He said he had phone records that would prove that Boise State had tried to schedule home-and-home games with Top 25 teams from the BCS conferences, but that they would not play the Broncos anywhere but at their home stadium.

Del Conte said his team would happily play Ohio State.

"Anytime. Anyplace. Anywhere," he said. "Buckeyes against the Horned Frogs. Tee it up. Let's go."

Gee, long an admirer of the BCS and the current bowl system, told the AP he was against a playoff in the Football Bowl Subdivision.

"If you put a gun to my head and said, 'What are you going to do about a playoff system [if] the BCS system as it now exists goes away?' I would vote immediately to go back to the bowl system," he said.

He said the current system is better for the student-athletes.

"It's not about this incessant drive to have a national championship because I think that's a slippery slope to professionalism," he said. "I'm a fan of the bowl system and I think that by and large it's worked very, very well."

He cited Ohio State's presence in the 2007 national title game as an example.

The Buckeyes won their first 10 games that season to rise to No. 1 before losing 26-21 at home to unranked Illinois. They fell all the way to No. 8 in the BCS standings.

A series of upsets over the final weeks of the regular season and in other teams' conference championship games led to the Buckeyes climbing all the way back to the No. 1 spot in the final BCS standings. They were matched against an LSU team with two losses.

Ohio State led 10-0 early only to have LSU come back and score the next 31 points in a 38-24 victory at the Louisiana Superdome.

"You know, it's a mystery," Gee said. "We were No. 1, then No. 11, then No. 7 and we ended up playing for the national championship. I think I kind of like that mixed-up mystery."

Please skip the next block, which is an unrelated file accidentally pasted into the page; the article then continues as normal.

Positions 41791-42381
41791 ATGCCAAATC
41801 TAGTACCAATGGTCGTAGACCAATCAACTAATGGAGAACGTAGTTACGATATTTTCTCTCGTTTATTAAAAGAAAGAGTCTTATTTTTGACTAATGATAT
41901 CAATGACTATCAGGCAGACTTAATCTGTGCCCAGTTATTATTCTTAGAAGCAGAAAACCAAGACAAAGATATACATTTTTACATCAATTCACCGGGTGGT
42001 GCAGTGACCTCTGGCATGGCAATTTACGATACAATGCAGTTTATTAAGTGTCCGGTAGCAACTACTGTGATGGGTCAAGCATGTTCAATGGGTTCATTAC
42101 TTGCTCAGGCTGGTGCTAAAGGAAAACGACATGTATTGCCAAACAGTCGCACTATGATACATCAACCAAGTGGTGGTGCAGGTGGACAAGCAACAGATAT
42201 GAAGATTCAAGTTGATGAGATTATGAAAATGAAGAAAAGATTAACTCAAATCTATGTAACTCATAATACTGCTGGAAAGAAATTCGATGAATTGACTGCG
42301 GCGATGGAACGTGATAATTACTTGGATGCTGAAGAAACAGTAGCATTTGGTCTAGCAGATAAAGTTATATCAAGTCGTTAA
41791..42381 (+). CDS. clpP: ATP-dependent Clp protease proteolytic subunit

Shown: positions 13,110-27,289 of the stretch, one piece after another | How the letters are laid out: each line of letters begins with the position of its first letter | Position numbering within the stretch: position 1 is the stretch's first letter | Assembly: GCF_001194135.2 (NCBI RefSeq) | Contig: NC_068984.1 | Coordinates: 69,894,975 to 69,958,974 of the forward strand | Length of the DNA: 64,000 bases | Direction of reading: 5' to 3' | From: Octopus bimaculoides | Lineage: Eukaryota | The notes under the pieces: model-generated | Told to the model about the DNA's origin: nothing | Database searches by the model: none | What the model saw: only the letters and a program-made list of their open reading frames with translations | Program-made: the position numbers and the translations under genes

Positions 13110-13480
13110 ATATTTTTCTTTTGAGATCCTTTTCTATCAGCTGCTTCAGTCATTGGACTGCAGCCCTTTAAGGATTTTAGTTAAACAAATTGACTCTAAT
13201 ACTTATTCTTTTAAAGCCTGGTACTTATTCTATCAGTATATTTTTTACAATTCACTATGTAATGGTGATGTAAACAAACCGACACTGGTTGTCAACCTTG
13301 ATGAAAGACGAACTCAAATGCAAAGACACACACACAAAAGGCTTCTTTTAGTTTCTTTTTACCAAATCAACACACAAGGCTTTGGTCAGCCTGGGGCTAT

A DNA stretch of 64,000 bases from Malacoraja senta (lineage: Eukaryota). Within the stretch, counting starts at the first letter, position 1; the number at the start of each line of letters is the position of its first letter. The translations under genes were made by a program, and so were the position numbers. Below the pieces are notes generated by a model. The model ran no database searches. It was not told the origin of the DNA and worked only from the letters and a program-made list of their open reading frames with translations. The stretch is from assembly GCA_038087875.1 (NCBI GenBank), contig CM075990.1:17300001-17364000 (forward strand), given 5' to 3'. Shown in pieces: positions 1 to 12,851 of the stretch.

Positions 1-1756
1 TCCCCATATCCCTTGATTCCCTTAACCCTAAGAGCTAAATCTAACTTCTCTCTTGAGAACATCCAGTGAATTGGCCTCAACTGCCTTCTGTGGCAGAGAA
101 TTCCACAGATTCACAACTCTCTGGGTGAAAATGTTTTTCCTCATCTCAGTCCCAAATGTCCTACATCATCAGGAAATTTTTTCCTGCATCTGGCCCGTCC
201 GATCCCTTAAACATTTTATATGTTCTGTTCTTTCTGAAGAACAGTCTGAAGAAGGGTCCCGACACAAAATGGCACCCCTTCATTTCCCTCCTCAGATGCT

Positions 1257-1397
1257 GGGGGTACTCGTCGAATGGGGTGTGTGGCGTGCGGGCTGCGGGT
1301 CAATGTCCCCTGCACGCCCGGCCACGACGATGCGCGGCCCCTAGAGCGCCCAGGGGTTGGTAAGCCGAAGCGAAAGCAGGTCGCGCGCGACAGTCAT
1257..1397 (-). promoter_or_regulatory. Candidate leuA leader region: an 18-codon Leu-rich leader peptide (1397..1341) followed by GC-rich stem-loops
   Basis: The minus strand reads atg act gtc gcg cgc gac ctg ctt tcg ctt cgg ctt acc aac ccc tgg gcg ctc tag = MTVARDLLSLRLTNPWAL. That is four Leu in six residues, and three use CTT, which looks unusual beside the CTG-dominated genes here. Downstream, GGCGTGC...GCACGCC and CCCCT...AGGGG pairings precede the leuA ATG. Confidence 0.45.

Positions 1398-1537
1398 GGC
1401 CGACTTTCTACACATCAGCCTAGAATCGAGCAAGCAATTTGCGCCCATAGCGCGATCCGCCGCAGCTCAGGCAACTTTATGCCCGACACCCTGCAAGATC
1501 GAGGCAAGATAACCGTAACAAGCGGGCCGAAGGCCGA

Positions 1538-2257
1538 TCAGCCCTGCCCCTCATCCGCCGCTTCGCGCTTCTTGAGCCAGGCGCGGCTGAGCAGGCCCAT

Kustra had a different take.

"We probably need to sit down and think about a playoff system," he told the Statesman. "The only outliers are the presidents of the schools in the large conferences ... They're like puppets on a string for their conference commissioners. Once they are brought out into the open for their inaccuracies and falsehoods in their thinking, in Gee's case, the sooner I think the system falls on its own."

While he was at Vanderbilt, Gee abolished the athletic department since it was underwritten by the university's general fund anyway. He said he has no problem with an Ohio State program that fields 36 intercollegiate varsity teams and has an annual budget exceeding $120 million.

"Here, athletics pays for itself and also pays for academic programs at the institution," he said. "The other thing, of course, that I take a look at and see how well we are doing in terms of that notion of balance, which is what I was all about at Vanderbilt, which I am all about here."

He said Ohio State's eighth-ranked football team, which plays rival Michigan on Saturday, is in the top 10 in the nation not only on the field but also in terms of academic progress.

"That's the kind of balance I want to have," he said.

Information from The Associated Press is included in this report.